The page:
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Food Allergy Resources

Starting a Food Allergy Support Group

October 2005

If at all possible, join or start a local support group for parents of children with severe food allergies. Caring for a child with life-threatening food allergies is very difficult. A support group can provide emotional support from other parents who are facing similar challenges, and provides a forum for sharing resources, ideas and experiences. It is truly wonderful to be able to meet face-to-face with other parents who really "get it".

How To Get a Group Started

Arrange for a Meeting Room. Make arrangements for a room in which to hold your group's meetings. A local community center room or meeting room in a local restaurant is ideal. Many hospitals have meeting rooms that are available as well. It is best to avoid meeting in members' homes, so that the meeting is not affected by that person's availability.

You will probably want to plan to hold your meetings without the children, so that the members will be able to speak freely. Your children should not hear you complain about how difficult it is to care for them, and they may be frightened by some of the subjects that are discussed (such as accounts of other children's anaphylactic episodes).

Advertise Your New Group. Create a simple flyer with a brief description of your group and information about your first meeting.

Talk to everyone you can think of who might know of other area parents of food-allergic children. Don't forget to call local:

  • Allergists

  • Pediatricians

  • School Nurses

  • Mothers' Groups

  • Daycare Centers

  • La Leche League Chapters

  • Hospitals

  • Churches and Synagogues

Ask all of the above contacts to help you distribute and/or post your flyer.

Post a notice on the "Geographic - Local Support" forum here at Kids With Food Allergies announcing the formation of your new group. Add your support group to KFA's list of local support groups. Contact websites that list local food allergy support groups and ask to be added to their lists as well.

Spread the news through word of mouth; network with friends, neighbors, acquaintances. There are bound to be others in your area who would be interested in joining. Your job is to find them!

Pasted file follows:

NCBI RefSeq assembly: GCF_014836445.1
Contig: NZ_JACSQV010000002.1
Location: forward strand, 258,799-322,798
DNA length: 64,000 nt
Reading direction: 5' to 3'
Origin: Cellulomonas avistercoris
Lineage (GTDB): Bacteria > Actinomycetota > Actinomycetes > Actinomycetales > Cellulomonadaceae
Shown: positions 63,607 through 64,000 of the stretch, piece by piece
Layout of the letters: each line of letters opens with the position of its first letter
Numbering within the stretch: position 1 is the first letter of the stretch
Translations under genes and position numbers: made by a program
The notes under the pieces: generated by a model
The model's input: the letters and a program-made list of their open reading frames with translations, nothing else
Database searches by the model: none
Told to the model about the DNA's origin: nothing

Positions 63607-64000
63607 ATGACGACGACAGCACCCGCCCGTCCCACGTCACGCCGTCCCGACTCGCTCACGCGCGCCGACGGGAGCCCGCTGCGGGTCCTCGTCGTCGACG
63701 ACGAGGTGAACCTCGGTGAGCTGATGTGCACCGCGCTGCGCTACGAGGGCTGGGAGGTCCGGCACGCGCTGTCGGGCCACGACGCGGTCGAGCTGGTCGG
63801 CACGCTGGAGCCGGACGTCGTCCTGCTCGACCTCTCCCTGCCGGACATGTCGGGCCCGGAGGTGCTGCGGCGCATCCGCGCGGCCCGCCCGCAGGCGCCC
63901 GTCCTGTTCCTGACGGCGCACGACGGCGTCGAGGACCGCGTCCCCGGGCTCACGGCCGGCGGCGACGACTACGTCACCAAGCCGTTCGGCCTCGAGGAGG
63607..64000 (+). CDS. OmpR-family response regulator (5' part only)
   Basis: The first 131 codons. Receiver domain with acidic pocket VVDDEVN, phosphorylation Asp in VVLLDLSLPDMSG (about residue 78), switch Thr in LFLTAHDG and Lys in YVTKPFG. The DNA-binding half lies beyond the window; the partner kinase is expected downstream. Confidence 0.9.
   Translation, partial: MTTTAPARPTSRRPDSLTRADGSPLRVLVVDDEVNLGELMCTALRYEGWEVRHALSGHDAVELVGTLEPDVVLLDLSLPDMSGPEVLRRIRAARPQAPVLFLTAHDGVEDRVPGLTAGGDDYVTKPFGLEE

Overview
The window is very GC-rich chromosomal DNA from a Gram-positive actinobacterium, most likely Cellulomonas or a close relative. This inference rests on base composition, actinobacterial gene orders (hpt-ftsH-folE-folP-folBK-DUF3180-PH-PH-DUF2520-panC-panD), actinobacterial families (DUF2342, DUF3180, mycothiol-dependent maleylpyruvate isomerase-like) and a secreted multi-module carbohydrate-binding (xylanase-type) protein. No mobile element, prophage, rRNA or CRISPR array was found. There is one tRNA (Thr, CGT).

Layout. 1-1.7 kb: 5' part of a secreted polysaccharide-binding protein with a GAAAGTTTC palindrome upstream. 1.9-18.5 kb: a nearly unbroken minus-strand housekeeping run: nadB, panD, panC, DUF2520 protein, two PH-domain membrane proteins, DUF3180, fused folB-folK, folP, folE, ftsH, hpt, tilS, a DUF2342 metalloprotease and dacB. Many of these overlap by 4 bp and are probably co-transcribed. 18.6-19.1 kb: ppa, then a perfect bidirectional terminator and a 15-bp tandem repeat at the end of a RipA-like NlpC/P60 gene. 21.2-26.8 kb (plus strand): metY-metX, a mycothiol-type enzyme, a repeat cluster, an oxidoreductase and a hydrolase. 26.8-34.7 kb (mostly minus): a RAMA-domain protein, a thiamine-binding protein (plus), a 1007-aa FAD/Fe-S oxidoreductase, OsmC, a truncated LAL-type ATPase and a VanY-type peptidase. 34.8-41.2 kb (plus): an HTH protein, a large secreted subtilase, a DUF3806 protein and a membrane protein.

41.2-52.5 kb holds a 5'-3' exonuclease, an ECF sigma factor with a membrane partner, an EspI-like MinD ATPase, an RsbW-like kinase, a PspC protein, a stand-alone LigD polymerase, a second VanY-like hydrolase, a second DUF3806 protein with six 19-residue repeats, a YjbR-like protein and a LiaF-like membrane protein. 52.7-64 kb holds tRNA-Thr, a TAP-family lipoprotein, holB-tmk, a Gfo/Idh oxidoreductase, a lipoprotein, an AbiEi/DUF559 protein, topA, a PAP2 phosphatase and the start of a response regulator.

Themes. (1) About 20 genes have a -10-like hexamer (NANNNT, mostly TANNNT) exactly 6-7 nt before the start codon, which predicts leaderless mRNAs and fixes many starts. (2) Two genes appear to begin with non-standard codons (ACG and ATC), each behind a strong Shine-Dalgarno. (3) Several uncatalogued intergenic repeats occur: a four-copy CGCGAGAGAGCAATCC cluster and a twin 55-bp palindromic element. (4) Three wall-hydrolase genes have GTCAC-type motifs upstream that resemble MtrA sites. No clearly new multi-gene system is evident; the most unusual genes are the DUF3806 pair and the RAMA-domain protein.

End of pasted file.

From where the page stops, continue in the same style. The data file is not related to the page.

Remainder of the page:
Even if only one guest shows up for your first meeting, don't despair. A support group of two is much better than no support group at all. Once you get started your group is bound to grow.

Plan Your Group's First Meeting. At your first meeting you should:

  • Have each person fill out a name tag and sign a sign-in sheet upon arrival. Be sure to obtain detailed contact information (including name, address, phone number, e-mail address, and children's names, ages and allergies) for each person present.

  • Have each person introduce herself and tell about her child's allergies.

  • Discuss the purpose and goals of the group.

  • Determine who will be the group's leader; this person will lead meetings and be the group's contact person.

  • Divide responsibilities and encourage active involvement. People will be more supportive of an organization which they help create. Have others suggest topics and speakers, take responsibility for member communications, do research, offer sample recipes or products, and bring up issues.

  • Discuss how the members want to structure the meetings: free form vs. formal vs. something in between. Some groups are very informal and focus on free-form discussions of allergy-related issues and questions raised by individual members; other groups regularly feature guest speakers (such as doctors, nutritionists, psychologists, chefs and school nurses) at their meetings. Many groups plan topics for each meeting.

  • Your group may choose to devote its energies to outreach efforts such as fund raising or legislative advocacy.

  • Set up a method for communicating with each other, such as distribution of the group's roster and creation of an e-mail distribution list.

  • Set up a time and place for the next meeting. If possible, set a 6- or 12-month meeting calendar.